New Asylum Rules Circumvent the Law; Will Create Disorder At U.S.-Mexico Border and Ports of Entry
Washington, DC—A new unilateral executive action announced yesterday by the Trump administration will deny the right to apply for asylum to anyone who crosses the U.S.-Mexico border anywhere except through official ports of entry. According to research and advocacy group the Washington Office on Latin America, this overreach of executive power will have dangerous consequences—undermining legal, orderly processing at ports of entry and on the Mexican side of the border, where migrants are highly vulnerable to being preyed upon by violent criminal groups.
The new executive order will also illegally deny those fleeing violence their longstanding right, enshrined in U.S. and international law, to apply for asylum. As WOLA documented in a report released earlier this year, there is already evidence that border officials at ports of entry are deliberately slowing down the asylum process and turning families away as they attempt to exercise their legal right to apply for protection.
“The Trump administration wants people fleeing violence to apply for asylum at our severely understaffed ports of entry, where border officials are more likely than not to tell families to come back some other time,” said WOLA Director for Defense Oversight Adam Isacson. “This is a deliberate attempt to throttle families’ right to asylum and will overwhelm our ports of entry,” said Isacson.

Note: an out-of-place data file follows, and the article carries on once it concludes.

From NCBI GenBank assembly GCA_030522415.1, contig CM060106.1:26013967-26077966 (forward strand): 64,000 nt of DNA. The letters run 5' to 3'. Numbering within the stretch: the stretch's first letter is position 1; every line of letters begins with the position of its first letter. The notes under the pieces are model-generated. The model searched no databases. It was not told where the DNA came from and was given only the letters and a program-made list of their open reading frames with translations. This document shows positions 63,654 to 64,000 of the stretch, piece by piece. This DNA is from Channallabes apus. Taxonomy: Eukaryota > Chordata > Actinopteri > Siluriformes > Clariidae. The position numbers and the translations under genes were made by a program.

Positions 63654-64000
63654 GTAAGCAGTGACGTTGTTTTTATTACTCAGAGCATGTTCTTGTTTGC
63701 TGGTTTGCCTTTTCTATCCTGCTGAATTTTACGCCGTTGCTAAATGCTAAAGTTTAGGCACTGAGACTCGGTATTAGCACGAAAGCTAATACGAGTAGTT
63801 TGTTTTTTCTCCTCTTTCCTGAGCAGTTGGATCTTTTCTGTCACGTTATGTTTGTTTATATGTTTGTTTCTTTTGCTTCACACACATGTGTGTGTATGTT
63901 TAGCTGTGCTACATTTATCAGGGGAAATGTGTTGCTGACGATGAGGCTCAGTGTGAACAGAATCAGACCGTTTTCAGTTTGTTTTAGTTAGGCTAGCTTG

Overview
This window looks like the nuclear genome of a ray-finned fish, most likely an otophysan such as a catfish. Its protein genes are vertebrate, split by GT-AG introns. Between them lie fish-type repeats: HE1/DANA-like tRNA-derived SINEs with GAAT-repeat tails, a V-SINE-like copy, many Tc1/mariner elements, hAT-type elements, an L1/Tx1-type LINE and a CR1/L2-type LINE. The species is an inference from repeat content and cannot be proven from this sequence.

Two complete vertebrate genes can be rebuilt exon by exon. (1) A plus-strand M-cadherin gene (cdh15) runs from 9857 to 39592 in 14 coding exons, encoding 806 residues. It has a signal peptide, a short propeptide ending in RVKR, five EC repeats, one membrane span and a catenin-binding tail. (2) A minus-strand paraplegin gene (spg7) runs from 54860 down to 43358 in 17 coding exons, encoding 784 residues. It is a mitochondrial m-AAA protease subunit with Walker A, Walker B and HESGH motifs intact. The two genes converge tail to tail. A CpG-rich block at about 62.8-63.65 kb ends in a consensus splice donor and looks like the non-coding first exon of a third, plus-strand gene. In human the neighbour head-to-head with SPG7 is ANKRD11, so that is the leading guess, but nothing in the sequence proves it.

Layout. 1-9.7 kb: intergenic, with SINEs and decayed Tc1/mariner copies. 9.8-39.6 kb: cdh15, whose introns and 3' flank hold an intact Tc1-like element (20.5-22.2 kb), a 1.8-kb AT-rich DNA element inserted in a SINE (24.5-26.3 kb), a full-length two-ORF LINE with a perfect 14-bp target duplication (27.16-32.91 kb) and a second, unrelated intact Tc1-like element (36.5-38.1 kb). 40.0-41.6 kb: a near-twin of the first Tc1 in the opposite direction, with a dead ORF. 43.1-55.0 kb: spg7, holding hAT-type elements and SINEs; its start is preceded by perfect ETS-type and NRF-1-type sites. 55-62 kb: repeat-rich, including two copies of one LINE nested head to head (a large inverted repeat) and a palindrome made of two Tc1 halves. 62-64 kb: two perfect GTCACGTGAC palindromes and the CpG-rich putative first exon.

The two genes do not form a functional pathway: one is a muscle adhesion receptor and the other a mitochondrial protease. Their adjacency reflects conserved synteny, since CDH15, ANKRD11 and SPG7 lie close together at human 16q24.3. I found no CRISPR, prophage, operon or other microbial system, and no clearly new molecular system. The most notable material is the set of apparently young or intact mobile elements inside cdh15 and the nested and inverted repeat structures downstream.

The U.S. government’s own border data shows the clear need to build up the capacity of ports of entry, Isacson explains in a new analysis published today. While overall migration at the U.S.-Mexico border remains at record lows (with Border Patrol agents apprehending on average one adult, non-family migrant every 26 days in 2018), families and children continue to flee violence, poverty, and corrupt governmental institutions in Central America. This is a humanitarian crisis, not a security crisis. It points to the urgent need for more personnel to process asylum claims and strengthen capacity at ports of entry, which have a 4,000-person (15 percent) staffing shortage—not overwhelm them further.
The new asylum regulations will also create a backlog of people waiting in Mexican border towns, as the country continues to register record levels of violence.
“Unless the U.S. dramatically increases its resources and manpower, forcing asylum seekers to request asylum at the U.S. ports of entry will overwhelm Mexican border towns and expose these families to unnecessary dangers,” said WOLA Director for Mexico and Migrant Rights Maureen Meyer. “Currently asylum seekers wait days or weeks to be admitted at U.S. ports of entry, forcing many to sleep on the streets or in impromptu shelters where they can be abused and extorted. In some Mexican border towns, migrants turned back by U.S. agents have been robbed, some even kidnapped. Rather than ensuring a prompt and orderly process, the message we are giving to women and children fleeing violence and persecution in their home country is ‘come back later,’” said Meyer.
See WOLA’s resources on asylum and the U.S.-Mexico border: